Justices focus on hazing, duty in Wabash fraternity case

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Indiana Supreme Court justices on Tuesday quizzed attorneys about what constitutes hazing and whether Wabash College and a fraternity chapter owed a duty to protect a pledge injured when fraternity brothers placed him in a chokehold then dropped him.

“This was so much more than boys being boys,” argued Taft Stettinius & Hollister LLP partner Anne Cowgur on behalf of former Wabash student Brian Yost. She said Yost was seriously hurt when fraternity brothers initiated a “longstanding tradition” called “showering” outlined in fraternity literature. The activity involves carrying a frat member into a shower and dousing him with water. “It was foreseeable that someone would get hurt,” Cowgur said.

The Phi Kappa Psi fraternity chapter at Wabash also outlined another activity in its literature called “creeking” that involves throwing a fraternity member into a nearby creek to mark significant life events. A fraternity member had been creeked a few hours before Yost was injured while fraternity brothers attempted to carry him to a shower, according to the court record.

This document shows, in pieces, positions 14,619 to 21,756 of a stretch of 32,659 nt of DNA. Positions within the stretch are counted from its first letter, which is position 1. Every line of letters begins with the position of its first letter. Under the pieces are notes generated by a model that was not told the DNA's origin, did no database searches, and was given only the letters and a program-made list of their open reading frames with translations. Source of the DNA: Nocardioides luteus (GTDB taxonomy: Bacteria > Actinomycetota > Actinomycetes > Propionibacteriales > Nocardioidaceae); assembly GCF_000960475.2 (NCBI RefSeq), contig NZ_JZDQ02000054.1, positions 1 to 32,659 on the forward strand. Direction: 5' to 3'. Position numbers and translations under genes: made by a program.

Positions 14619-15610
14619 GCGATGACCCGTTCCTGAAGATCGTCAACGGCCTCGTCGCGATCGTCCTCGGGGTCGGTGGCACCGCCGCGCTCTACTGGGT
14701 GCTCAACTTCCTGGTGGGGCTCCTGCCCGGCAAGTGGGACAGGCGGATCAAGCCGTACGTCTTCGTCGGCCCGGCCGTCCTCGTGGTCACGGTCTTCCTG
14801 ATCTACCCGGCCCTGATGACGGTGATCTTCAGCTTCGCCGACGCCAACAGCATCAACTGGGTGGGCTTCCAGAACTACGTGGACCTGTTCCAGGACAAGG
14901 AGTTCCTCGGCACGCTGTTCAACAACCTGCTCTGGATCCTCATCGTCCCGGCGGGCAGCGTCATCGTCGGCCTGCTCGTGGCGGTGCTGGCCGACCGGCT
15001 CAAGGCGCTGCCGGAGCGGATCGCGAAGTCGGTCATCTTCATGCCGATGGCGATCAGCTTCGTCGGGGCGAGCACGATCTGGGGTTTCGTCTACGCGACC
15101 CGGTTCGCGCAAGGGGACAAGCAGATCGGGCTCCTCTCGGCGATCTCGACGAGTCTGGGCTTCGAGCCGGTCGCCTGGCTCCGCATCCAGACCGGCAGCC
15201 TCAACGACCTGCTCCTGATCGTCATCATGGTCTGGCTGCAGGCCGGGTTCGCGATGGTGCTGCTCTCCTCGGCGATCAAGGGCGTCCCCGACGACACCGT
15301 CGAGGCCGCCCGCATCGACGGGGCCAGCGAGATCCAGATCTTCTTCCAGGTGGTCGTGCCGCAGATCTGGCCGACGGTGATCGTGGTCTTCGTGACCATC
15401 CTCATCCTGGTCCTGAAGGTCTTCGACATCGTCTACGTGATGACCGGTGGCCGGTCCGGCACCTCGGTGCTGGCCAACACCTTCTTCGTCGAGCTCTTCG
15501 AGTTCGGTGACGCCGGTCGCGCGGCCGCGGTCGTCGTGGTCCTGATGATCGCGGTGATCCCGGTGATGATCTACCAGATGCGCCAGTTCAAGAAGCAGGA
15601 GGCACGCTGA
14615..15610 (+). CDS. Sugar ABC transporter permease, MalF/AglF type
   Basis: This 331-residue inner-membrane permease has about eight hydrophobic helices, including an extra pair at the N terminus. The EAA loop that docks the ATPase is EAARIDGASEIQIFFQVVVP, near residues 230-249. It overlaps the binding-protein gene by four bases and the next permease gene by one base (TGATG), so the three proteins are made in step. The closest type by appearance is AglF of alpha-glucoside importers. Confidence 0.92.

But Wabash attorney Thomas Schultz of Schultz & Pogue LLP sought to shift blame to Yost. Schultz said Yost had been wrestling with another pledge before the event and woke up fraternity members in the early-morning hours. Schultz said Yost was determined to prove his toughness, and that Wabash can’t be held liable under Indiana’s criminal hazing statute for what amounted to an altercation.

“This was not a criminal act that took place with Mr. Yost, and it was not foreseeable,” Schultz said. “… Showering and creeking is irrelevant in this case.”

Wabash and the fraternity won summary judgment from a trial court and a divided Court of Appeals affirmed in Brian Yost v. Wabash College, Phi Kappa Psi Fraternity, Inc., Phi Kappa Psi Fraternity - Indiana Gamma Chapter at Wabash College, and Nathan Cravens, 54S01-1303-CT-161. Justices heard arguments at Indiana University East in Richmond.